Few if any of these hooks appear in the documentation, mostly because the code documents them quite well, and anyone wanting to use them is assumed already to be sufficiently familiar with the code to find the information they'd need to use one. For those interested in getting started using hooks, though, an example can be useful. Fortunately, the contrib source provides one, in the form of passwordcheck, a simple contrib module that checks users' passwords for sufficient strength. These checks include having a length greater than 8 characters, being distinct from the username, and containing both alphabetic and non-alphabetic characters. It can also use CrackLib for more intense password testing, if built against the CrackLib code.

In general, these hooks consist of global function pointers of a specific type, which are initially set to NULL. Whenever PostgreSQL wants actually to use a hook, it checks the function pointer, and if it's not NULL, calls the function it points to. When someone implements a hook, they write a function of the proper type and an initialization function to set the function pointer variable. They then package the functions in a library, and tell PostgreSQL to load the result, often using shared_preload_libraries.

For our example, the important pieces of the PostgreSQL code are in src/backend/commands/user.c and src/include/commands/user.h. First, we need a function pointer type, which in this case is called check_password_hook_type:

typedef void (*check_password_hook_type)
   (const char *username, const char *password,
   int password_type, Datum validuntil_time,
   bool validuntil_null);

extern PGDLLIMPORT check_password_hook_type check_password_hook;

This says the check_password_hook will take arguments for user name, password, password type, and validity information (for passwords valid until certain dates). It also provides an extern declaration of the actual function pointer, called "check_password_hook".

The next important pieces of code are in src/backend/commands/user.c, as follows:

/* Hook to check passwords in CreateRole() and AlterRole() */
check_password_hook_type check_password_hook = NULL;

...which defines the function hook variable, and this:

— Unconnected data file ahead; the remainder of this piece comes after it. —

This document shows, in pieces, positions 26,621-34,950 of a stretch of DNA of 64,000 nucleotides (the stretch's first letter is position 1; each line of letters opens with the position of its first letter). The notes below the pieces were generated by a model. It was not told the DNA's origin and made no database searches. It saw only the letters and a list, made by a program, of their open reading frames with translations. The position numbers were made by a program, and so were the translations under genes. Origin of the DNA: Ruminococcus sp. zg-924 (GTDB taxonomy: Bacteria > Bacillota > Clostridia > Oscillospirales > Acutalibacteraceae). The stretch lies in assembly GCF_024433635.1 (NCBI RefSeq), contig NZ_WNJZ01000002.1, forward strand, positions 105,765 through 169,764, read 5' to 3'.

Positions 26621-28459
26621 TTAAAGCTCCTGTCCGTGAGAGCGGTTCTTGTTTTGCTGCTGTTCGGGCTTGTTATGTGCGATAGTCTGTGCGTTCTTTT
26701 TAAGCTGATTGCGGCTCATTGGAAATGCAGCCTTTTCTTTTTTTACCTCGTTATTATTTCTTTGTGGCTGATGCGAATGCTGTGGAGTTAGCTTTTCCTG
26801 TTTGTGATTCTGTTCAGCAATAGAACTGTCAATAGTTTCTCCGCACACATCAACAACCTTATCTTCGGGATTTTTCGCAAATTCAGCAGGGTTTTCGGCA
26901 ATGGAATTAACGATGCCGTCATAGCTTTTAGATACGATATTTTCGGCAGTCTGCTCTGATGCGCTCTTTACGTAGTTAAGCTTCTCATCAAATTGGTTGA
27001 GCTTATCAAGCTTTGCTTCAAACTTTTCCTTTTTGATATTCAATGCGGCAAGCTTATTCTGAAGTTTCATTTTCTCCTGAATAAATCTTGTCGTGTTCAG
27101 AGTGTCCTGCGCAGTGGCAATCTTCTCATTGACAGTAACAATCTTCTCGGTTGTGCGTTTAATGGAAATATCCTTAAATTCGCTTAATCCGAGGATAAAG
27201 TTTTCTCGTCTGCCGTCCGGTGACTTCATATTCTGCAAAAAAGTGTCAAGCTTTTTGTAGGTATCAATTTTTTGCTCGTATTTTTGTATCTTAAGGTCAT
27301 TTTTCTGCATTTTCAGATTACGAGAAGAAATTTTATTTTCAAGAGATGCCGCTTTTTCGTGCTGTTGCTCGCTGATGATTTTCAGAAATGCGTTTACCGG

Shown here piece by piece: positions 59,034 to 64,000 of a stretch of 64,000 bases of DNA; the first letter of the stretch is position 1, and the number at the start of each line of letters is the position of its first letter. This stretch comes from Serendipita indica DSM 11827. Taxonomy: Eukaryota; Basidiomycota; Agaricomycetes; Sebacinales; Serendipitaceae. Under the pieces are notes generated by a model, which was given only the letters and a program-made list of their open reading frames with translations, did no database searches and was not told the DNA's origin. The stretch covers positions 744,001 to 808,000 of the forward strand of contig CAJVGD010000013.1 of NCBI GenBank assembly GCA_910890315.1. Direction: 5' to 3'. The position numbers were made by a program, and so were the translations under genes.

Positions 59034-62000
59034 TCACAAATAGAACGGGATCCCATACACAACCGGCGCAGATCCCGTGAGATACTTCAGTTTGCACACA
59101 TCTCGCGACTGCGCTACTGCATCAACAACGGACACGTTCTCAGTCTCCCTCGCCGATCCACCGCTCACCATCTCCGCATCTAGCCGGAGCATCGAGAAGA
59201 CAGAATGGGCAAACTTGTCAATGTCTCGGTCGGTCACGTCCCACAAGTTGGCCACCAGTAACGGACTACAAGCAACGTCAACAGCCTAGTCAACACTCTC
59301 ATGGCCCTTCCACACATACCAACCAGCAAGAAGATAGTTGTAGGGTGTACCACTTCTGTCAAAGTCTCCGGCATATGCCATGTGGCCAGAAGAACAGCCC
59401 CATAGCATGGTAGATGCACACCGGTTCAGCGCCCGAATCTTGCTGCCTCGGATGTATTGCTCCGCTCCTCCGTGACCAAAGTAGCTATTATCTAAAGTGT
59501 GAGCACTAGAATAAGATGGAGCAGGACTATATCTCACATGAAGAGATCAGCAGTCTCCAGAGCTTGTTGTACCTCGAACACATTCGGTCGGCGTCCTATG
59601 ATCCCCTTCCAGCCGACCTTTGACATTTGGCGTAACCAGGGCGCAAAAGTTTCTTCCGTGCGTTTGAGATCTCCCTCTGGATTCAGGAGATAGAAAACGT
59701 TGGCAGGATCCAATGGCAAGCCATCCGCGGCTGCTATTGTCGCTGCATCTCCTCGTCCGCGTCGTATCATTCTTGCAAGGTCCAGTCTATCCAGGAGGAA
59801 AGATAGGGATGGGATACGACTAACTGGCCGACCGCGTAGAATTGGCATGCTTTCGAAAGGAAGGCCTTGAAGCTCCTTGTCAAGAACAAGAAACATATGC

if (check_password_hook && password)
  (*check_password_hook) (stmt->role, password,
      isMD5(password) ? PASSWORD_TYPE_MD5 : PASSWORD_TYPE_PLAINTEXT,
    validUntil_datum,
    validUntil_null);

...which actually uses the hook. Actually the hook is used twice, with identical code, once in CreateRole() and once in AlterRole(), so as to provide password checking in both places. (Insert D.R.Y. rant here).

In order to take advantage of this hook, the passwordcheck module needs to implement the hook function, and set the check_password_hook variable to point to that function. First, passwordcheck.c needs to include a few things, including "commands/user.h" to ge the definitions of check_password_hook and check_password_hook_type, and call the PG_MODULE_MAGIC macro every PostgreSQL shared library needs. Then, it implements the password checking logic in a function called check_password():

static void
check_password(const char *username,
      const char *password,
      int password_type,
      Datum validuntil_time,
      bool validuntil_null)
{
/* Actual password checking logic goes here */
}

Note that this declaration matches the arguments described in the check_password_hook_type, above.

Now to ensure the check_password_hook variable points to this new check_password() function. When loading a shared library, PostgreSQL looks for a function defined in that library called _PG_init(), and runs it if it exists. In passwordcheck, the _PG_init() function is as simple as this:

void
_PG_init(void)
{
 /* activate password checks when the module is loaded */
 check_password_hook = check_password;
}

Other modules using hooks often check the hook variable for NULL before setting it, in case something else is already using the hook. For instance, the auto_explain contrib module does this in _PG_init() (note that auto_explain uses three different hooks):

prev_ExecutorStart = ExecutorStart_hook;
 ExecutorStart_hook = explain_ExecutorStart;
 prev_ExecutorRun = ExecutorRun_hook;
 ExecutorRun_hook = explain_ExecutorRun;
 prev_ExecutorEnd = ExecutorEnd_hook;
 ExecutorEnd_hook = explain_ExecutorEnd;